By Tetsushi Kajimoto and Takaya Yamaguchi
TOKYO (Reuters) -Japan spent nearly 30 trillion yen less in the last fiscal year than it had planned for a second year running, which analysts said raises questions about whether stimulus measures like those adopted during COVID-19 could be implemented more efficiently.
The Ministry of Finance said on Tuesday there was an excess of some 22.4 trillion yen ($161.41 billion) in the budget for fiscal year 2021, which ended in March, mostly unspent pandemic support funds. A further 6.3 trillion yen ended up being “unneeded” according to figures calculated by the ministry as it settles the accounts for FY2021.
The excess came on top of some 30 trillion yen that was carried over from the previous fiscal year, ended March 2021.
The figures could offer lessons for the future around effective implementation of heavy fiscal stimulus, some analysts said. Unspent funds included money earmarked for public works, subsidies to restaurants and funding to revive business activity.
“It’s not the size of stimulus that matters, but the question is how it should be implemented more efficiently,” said Takuya Hoshino, senior economist at Dai-ichi Life Research Institute.
“The public-sector staff as well as those in the private sector tend to be overwhelmed by cumbersome process that involves subsidies and other administrative applications.”
Japan makes it a rule that the budget for a given year should be used up by the end of the same fiscal year.
Top lawmakers are still expected to call for large fiscal stimulus ahead of upper house elections on July 10, and as authorities focus on reviving an economy struggling to mount a strong recovery from the COVID hit and global supply chain woes.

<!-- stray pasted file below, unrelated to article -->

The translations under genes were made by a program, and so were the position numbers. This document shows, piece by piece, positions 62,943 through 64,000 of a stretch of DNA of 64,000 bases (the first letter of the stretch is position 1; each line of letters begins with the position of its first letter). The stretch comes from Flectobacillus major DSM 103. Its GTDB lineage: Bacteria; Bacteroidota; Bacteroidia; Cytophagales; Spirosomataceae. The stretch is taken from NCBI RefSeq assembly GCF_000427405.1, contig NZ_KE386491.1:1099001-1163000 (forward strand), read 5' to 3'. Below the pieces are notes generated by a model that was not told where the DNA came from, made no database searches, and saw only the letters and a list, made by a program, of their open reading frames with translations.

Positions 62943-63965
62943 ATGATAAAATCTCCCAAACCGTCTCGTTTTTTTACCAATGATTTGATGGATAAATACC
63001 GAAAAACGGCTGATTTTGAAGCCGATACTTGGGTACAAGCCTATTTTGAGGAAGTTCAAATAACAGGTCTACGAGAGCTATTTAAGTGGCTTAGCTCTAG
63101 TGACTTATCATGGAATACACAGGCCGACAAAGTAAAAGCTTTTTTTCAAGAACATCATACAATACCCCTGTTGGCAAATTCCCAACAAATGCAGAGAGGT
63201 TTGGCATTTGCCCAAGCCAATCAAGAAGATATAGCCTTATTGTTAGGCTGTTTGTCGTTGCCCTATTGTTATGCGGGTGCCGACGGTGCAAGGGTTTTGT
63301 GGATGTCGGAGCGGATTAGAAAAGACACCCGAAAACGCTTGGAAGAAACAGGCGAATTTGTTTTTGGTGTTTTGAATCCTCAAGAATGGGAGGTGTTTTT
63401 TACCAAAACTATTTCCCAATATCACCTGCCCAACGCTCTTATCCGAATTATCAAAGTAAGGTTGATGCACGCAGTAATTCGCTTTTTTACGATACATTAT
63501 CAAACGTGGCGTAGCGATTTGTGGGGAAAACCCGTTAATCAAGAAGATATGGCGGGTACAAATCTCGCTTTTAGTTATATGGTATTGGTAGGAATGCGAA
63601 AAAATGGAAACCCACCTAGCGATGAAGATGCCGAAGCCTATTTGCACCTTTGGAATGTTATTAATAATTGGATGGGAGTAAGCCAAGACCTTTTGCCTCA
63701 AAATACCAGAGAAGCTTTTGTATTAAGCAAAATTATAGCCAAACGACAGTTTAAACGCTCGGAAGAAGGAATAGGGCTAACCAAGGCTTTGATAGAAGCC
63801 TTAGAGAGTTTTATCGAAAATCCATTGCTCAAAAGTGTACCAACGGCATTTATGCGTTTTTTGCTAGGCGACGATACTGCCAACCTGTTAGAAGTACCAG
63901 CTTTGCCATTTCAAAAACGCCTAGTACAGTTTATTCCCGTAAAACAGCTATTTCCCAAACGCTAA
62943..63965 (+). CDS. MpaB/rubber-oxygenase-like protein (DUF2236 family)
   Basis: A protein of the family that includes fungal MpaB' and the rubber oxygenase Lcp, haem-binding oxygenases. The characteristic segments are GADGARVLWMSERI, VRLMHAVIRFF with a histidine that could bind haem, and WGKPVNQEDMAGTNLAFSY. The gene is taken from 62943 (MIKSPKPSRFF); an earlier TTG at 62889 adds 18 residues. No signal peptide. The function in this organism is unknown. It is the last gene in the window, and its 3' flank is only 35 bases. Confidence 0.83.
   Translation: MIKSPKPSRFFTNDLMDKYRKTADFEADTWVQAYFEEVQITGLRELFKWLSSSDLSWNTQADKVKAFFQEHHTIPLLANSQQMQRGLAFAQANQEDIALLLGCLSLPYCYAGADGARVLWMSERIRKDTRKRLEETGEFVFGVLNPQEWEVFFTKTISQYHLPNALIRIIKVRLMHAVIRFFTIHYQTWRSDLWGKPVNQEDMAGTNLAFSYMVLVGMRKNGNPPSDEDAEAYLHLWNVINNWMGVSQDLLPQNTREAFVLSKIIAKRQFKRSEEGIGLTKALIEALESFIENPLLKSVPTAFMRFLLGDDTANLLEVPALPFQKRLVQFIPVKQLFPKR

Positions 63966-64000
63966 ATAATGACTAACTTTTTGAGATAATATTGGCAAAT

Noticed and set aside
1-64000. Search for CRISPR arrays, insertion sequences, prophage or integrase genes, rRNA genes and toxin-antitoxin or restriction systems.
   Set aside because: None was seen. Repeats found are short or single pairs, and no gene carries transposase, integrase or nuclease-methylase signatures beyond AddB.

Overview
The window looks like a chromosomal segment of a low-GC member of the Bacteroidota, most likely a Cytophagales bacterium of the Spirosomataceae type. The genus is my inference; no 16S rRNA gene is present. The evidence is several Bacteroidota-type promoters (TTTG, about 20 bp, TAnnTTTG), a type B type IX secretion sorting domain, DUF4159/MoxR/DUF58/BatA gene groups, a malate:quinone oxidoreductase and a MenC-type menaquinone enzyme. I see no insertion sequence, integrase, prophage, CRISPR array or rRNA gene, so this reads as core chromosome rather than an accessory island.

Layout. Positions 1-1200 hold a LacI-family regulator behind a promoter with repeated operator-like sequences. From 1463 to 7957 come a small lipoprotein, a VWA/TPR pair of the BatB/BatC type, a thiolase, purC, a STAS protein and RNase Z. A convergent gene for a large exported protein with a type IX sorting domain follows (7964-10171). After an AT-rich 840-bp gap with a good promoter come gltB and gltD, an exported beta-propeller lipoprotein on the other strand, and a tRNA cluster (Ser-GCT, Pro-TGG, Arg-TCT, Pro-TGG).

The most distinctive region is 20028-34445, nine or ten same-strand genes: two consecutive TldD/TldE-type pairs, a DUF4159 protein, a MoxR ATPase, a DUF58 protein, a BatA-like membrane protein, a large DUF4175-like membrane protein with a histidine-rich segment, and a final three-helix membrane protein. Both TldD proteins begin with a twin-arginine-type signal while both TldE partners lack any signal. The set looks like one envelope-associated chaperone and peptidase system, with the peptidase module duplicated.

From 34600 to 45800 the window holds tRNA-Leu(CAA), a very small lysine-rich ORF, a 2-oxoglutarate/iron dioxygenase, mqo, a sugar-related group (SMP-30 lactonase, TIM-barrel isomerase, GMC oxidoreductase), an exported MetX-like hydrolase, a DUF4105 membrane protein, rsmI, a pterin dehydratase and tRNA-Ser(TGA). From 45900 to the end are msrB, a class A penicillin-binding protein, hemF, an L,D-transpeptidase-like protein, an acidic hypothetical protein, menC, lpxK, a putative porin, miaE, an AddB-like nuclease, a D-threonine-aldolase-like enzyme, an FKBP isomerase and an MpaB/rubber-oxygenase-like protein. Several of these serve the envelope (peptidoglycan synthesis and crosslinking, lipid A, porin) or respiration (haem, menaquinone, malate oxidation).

Overall net surplus amounted to 1.38 trillion yen, ministry officials said, half of which can be used for funding the cost of any extra budget for the current fiscal year.
For fiscal year 2021, Japan had planned to spend over 142 trillion yen. The record 6.3 trillion yen deemed unnecessary included corporate funding and tourism discount campaign.
Fiscal 2021 tax revenue was seen revised up to 67.0 trillion yen, up 3.2 trillion yen from earlier estimates and a record amount for a second straight year.
“Global recovery and weak yen bolstered corporate profits, gradual improvement in wages and jobs underpinned income tax, and firm consumption and rising fuel imports pushed up sales tax receipt,” a ministry official said.
Larger than expected tax revenue has allowed the government to reduce bond sales by 8 trillion yen out of planned issuance of 65.7 trillion yen for the fiscal 2021, they said.
($1 = 136.3000 yen)
(Reporting by Tetsushi Kajimoto and Takaya YamaguchiEditing by Shri Navaratnam and Catherine Evans)